- Job quitters declined by 4.7%, falling to 4.16 million from 4.36 million, according to the Labor Department.
- Job openings accelerated to just below their all-time high, totaling 11.03 million, an increase of 4.1% as the rate rose to 6.9% from 6.7%.
- Economists have used the term "The Great Resignation" to describe the large number of quits in recent months.
The so-called Great Resignation lost some steam in October, with the total number of workers leaving their jobs either due to dissatisfaction or better opportunities elsewhere declining, the Labor Department reported Wednesday.
Job quitters fell by 4.7%, falling to 4.16 million from 4.36 million, the department said in its Job Openings and Labor Turnover Survey. The rate as a share of the workforce fell from 3% to 2.8%.
The JOLTS report is closely watched at the Federal Reserve and elsewhere for signs of labor market tightness.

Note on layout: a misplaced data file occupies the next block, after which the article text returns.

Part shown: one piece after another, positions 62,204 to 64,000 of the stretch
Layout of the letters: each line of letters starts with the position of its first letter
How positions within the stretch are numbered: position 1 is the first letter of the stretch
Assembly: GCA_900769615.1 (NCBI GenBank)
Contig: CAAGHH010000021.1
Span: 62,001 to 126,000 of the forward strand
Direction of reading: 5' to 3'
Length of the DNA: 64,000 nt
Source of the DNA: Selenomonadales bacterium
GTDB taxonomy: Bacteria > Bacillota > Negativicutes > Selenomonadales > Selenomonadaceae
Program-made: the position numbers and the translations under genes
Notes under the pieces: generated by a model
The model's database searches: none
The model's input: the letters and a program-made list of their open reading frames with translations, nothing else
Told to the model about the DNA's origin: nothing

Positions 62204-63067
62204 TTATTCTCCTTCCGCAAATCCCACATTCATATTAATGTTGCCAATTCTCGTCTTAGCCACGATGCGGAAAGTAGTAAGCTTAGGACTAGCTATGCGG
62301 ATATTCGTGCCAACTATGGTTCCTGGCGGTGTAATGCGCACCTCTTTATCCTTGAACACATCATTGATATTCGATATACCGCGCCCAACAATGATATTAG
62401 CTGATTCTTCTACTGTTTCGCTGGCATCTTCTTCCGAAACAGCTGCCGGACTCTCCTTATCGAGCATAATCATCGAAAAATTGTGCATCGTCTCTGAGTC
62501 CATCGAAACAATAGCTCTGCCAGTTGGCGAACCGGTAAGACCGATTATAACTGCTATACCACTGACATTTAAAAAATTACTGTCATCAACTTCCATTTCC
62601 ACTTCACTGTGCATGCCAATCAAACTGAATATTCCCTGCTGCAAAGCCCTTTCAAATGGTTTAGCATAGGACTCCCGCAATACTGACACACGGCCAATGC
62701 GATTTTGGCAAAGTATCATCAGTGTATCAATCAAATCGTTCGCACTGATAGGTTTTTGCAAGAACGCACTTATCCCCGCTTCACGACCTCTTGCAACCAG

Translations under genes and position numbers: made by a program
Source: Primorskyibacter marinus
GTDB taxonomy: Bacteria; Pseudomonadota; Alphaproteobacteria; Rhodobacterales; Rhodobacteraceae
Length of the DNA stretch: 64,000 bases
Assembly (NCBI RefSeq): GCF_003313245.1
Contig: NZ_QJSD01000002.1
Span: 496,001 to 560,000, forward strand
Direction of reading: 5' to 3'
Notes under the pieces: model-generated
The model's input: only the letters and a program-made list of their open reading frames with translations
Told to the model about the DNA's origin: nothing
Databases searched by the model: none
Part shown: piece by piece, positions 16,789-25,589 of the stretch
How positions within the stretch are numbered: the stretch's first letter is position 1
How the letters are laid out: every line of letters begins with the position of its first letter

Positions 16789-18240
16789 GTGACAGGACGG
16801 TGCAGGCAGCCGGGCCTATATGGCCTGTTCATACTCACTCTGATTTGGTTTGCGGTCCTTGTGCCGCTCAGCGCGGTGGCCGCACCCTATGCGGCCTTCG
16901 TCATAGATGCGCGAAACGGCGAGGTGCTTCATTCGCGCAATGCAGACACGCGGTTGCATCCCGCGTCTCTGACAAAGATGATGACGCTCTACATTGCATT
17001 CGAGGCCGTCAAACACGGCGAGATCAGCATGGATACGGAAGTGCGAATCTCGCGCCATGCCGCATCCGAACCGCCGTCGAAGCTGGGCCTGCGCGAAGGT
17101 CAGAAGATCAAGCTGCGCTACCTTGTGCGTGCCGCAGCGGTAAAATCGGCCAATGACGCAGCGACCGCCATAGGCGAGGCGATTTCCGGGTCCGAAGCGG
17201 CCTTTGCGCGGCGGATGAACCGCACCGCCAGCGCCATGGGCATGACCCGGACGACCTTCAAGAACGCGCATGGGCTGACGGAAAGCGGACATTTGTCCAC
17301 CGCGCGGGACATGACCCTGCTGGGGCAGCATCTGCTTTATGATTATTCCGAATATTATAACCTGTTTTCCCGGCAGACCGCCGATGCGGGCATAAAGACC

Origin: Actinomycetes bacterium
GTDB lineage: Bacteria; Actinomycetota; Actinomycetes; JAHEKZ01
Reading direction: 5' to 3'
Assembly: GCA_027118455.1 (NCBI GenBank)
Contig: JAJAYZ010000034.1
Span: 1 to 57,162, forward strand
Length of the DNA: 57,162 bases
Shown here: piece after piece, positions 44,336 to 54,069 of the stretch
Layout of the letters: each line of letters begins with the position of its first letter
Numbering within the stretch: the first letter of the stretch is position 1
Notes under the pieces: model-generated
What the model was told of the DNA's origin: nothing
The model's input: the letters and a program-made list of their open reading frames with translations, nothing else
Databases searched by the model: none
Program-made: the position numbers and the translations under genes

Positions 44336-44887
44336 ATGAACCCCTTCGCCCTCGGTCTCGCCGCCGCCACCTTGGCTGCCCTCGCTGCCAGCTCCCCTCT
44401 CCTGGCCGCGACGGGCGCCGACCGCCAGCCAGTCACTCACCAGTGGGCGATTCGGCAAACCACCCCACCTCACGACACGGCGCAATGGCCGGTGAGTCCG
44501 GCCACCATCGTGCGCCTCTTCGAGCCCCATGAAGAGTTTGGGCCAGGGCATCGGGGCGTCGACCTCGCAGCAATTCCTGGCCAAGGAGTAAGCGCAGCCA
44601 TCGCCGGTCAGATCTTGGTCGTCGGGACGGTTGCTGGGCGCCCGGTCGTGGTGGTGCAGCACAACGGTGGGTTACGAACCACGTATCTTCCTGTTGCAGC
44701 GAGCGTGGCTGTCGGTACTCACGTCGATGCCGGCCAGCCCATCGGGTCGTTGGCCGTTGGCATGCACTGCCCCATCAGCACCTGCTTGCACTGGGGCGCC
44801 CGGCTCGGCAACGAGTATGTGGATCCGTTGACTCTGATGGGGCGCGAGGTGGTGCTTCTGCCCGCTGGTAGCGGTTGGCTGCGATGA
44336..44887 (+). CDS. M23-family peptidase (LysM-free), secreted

While the quits rate dropped, the level of job openings accelerated to just below its all-time high. That number totaled 11.03 million, an increase of 4.1% as the rate rose to 6.9% from 6.7%.
The number of openings exceeded those looking for jobs by 3.6 million in October. JOLTS data runs a month behind the more closely followed nonfarm payrolls report, which showed a gain of 546,000 for the month.
The coronavirus pandemic has seen quits surge to what had been record highs. Even with October's decline, the level is still 24% above where it was a year ago.
Economists generally see the exodus as greater opportunity in the pandemic-era jobs market spurred by many workers still reluctant to come off the sidelines either because of child-care issues or health concerns.
Through November, the labor force was still about 2.4 million smaller than what it had been in February 2020. The total employment level was more than 3.5 million down.
In October, total hires edged lower from their level in the previous month, while separations also were down.